Jay IDK recently shortened his name, naturally, to simply IDK. At least for the moment, it almost feels grimly prophetic. Somehow, we've been graced by a new voice in hip hop, already fully-formed by the time of his debut. About a week ago, he released that debut, IWASVERYBAD, one of the finest hip hop albums in recent memory, and as of this piece's publication, somehow, no one seems to be talking about it.

To be fair, the upstart rapper seems quite disinterested in a proper album roll out. Slipping out a low-key single less than a month, and the Chief Keef featuring ‘17 wit a 38’ just the day prior to album release day, not to mention the project coming out on Adult Swim. To be sure, the Cartoon Network arm has long been embedded in the rap world (and are almost certainly to thank for an MF Doom and Del the Funky Homosapien’s appearances), this is the first major release under their specific umbrella. (Their larger interest, Williams Street, was involved with Killer Mike's R.A.P. Music, among others, but the differentiation here is meaningful.)

Being Adult Swim, they were equally unenthused with a traditional album release, and the smirking pair has released the album in pieces, offering songs in small chunks in the weeks preceding the album. The music here, however, despite boasting plenty of wit and self-debasement, is far from a joke.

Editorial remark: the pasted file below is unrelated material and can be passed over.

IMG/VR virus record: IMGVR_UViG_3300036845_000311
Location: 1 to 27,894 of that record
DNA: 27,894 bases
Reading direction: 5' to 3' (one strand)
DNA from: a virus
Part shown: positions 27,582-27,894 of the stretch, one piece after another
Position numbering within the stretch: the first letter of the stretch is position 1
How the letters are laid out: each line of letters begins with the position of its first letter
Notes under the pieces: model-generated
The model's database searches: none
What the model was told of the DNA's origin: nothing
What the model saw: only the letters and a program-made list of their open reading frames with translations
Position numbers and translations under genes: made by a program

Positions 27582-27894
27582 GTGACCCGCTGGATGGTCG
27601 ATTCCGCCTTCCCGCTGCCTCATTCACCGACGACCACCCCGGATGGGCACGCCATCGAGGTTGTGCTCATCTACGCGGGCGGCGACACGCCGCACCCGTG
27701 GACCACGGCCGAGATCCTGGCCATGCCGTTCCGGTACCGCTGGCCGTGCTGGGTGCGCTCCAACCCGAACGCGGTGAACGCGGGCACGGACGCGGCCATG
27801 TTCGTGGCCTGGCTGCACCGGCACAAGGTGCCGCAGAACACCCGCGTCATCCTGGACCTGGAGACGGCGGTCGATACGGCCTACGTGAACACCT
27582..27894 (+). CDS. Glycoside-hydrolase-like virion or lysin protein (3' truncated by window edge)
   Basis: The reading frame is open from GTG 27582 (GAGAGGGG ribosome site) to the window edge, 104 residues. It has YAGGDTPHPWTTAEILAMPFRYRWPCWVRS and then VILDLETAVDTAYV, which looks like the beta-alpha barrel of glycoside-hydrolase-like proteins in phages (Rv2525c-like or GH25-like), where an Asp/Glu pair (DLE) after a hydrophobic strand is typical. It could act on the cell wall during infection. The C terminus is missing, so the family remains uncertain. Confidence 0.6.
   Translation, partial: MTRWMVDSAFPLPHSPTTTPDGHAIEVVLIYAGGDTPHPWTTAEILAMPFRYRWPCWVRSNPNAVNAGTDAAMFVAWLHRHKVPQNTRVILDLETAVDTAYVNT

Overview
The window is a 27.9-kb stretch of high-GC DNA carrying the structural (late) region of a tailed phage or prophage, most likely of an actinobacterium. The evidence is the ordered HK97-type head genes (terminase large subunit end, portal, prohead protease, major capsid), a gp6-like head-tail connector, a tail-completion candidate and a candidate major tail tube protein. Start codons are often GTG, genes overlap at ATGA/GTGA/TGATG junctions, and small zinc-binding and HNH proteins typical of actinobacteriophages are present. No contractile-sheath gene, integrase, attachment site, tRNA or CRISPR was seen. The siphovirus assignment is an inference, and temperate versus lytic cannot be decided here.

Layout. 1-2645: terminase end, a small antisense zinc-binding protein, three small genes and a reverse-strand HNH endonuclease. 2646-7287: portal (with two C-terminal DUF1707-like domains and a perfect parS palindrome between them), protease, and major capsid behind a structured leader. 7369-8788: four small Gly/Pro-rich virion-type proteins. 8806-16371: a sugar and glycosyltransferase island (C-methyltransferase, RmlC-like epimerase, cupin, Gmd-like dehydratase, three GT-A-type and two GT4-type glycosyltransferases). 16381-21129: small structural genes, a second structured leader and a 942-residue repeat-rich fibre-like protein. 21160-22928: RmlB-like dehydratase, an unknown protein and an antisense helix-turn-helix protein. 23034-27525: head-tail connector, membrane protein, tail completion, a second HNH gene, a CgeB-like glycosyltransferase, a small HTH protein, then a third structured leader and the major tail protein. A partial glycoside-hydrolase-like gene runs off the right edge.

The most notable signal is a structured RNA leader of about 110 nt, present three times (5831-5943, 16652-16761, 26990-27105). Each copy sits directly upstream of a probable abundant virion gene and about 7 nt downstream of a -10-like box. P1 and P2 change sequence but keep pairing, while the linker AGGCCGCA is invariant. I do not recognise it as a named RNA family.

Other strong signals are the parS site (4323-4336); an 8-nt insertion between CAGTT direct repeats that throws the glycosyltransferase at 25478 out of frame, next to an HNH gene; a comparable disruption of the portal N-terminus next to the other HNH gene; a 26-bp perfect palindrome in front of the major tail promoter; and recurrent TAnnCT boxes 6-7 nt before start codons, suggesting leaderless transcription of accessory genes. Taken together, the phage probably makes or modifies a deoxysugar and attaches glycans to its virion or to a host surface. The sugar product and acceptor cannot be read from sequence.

IDK, at 25, has crafted one of the most self-aware rap masterstrokes, using his relatively comfortable Maryland upbringing along with his fascination with - and choice to enter – the nebula of a 'gangsta' lifestyle, as a conduit into America's seemingly unending fascination with, well, the gangbanger.. The album traverses from his infatuation with “down the street,” his mother's warnings, into his perhaps inevitable incarceration. It also manages to tell a story of young love, and, above all, paint a pained picture of a mother's love (leading to an album highlight in 'Birds & the Bees'). It does all this in around 32 minutes.

Even still, the full weight of IWASVERYBAD's full intent doesn't quite hit until the end. A young IDK, sure of his families' disdain due to his choices, is finally made aware of his mother's unending willingness to protect him, and it only took going to jail to realize it. Youthful resentment gives way to thankful love in the course of an album, making this entire affair a tribute to his mother. As ‘Black Sheep, White Dove’ hits, however, we learn of his mother's prior passing in a pained spewing of feelings. It's all a tribute she'll never hear, but in a musical culture still often so obsessed with posturing and wary of oversharing and weakness, IDK has been brave enough to share his story with all of us. For anyone who's ever made mistakes (read: everyone) and been lucky enough to find forgiveness and acceptance (we can only hope), this is powerful stuff. Let him take you down the street, and back again.